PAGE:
7 Book Reviews submitted by our Members...sorted by voted most helpful
Tiffany C. (piekid) reviewed Shadow Dawn (Chronicles of the Shadow War, Book 2) on
Helpful Score: 3
I seriously enjoyed the movie "Willow"; this book is the second in a series of three ("Shadow Moon" and "Shadow Star" are the other two) that supposedly continues Willow's story. I've wanted to read these books for a while, because the movie *sorta* left me with a question or two. All this series did was CONFUSE me. I'm an avid fantasy reader, so it's not like these are out of my genre, but the way the books are written, the "explanation" of how the "magic" works, even the events in the book, are so boring and confusing that after I forced my way through the first book I had no desire to read this one. It took me a year and major desperation for something to read before I picked it up. Two and a half years after I forced my way through this book, I finally read the last one. Wasted time. I enjoyed the side panel of my cereal box more than this series. There was serious potential after the awesome movie, but they missed the mark by a mile with this series.
The Shadow War books, and Shadow Dawn in particular, are roiling balls of urgent and dizzyingly vivid action narrative. The character development, with the possible exception of the young demon-warrior Khory Bannefin, is a little stunted in comparison with the rich and dynamic accounts of the action sequences and the vast detail of the world-building. This can be frustrating at times because the characters are so intriguing and seem to hold so much promise, yet the reader becomes so little privy to their motivations.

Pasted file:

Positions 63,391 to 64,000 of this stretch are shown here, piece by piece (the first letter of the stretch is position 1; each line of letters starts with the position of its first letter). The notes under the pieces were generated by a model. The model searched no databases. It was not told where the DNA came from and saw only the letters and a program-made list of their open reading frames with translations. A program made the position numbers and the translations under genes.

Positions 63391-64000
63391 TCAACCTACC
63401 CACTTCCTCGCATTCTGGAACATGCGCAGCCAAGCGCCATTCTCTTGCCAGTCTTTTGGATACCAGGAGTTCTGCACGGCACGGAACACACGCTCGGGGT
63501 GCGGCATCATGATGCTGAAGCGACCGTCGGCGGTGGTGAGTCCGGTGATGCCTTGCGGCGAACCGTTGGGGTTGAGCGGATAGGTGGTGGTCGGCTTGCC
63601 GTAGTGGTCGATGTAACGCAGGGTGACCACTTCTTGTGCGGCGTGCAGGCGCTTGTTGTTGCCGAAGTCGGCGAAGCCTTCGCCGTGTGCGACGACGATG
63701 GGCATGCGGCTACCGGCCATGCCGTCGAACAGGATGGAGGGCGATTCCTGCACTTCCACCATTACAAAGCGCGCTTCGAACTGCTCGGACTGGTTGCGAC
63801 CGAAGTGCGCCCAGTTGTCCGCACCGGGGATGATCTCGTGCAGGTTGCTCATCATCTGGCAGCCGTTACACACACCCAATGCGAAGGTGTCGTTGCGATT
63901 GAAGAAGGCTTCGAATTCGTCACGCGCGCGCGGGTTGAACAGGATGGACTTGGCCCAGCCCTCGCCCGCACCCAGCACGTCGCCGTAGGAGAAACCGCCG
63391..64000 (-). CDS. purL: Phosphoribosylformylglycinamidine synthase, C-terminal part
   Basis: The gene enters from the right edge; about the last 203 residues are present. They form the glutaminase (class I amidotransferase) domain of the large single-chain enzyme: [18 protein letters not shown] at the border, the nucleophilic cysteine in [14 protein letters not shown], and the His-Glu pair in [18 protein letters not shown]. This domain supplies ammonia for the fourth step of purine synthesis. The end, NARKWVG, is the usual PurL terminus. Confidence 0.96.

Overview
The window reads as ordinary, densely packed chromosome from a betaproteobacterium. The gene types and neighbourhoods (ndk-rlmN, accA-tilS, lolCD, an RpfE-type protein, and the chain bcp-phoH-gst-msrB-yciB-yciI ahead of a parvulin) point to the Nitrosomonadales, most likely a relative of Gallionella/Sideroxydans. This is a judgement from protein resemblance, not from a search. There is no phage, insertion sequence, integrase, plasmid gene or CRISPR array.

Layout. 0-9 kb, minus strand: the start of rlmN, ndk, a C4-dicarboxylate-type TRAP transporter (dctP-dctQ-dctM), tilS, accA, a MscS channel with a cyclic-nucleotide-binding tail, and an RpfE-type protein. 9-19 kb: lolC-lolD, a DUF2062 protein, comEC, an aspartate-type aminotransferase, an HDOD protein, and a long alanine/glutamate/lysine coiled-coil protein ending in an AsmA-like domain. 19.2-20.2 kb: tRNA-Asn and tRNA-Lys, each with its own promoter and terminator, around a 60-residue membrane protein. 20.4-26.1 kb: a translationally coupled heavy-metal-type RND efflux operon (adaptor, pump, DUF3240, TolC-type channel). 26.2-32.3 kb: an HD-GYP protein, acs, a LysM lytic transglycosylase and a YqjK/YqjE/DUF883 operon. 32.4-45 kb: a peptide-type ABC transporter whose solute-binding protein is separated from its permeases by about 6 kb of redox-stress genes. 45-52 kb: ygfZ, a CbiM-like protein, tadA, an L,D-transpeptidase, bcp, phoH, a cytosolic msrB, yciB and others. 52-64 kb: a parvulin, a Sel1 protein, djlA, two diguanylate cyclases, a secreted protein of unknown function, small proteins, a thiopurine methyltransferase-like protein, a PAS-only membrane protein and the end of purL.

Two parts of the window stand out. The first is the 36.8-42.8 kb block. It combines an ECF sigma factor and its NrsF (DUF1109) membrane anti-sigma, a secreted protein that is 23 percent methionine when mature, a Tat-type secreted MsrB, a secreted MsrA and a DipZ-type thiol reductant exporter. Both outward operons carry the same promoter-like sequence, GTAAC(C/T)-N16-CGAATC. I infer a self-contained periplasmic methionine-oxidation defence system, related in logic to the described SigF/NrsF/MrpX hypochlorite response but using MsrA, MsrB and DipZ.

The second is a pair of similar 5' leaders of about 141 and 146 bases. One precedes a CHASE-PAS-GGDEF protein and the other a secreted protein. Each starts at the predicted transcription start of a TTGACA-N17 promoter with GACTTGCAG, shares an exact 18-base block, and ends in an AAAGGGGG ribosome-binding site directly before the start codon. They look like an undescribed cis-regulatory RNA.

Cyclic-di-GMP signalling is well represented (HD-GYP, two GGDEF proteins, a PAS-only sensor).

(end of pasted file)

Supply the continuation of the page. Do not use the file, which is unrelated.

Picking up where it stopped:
For example, the unexpected and unfulfilled love that develops between Willow, the wandering wizard, and the fierce warrior princess Anakerie could be very intriguing for its potential to unravel the mysteries of their internal drives. Also, it feels quite authentic to their situations and what we do know of their characters, as honorable combatants forced by circumstance into opposing one another yet unable to overpower their mutual respect. But the narrative seems to leap right from a hasty construction of their situation in reluctant conflict with one another, to the premise that, mostly offscreen, ah well now they've become smitten with one another (poof!).
Towards the end of the book, however, heroine Elora Danaan's character finally begins to blossom both in the depth with which it's explored as well as in her growing emotional and mental maturity. She is finally coping with the difficult ethical questions which permeate her existence, and is quite the better for it. I'm hopeful that Book 3 will continue to bring a little more depth to the fantasy action adventure as our heroes seek to thwart those who wish to maroon the worlds of humans, elves, and other fairy creatures, separate from one another rather than in the state of overlapping though oft uneasy coexistence in which they truly belong.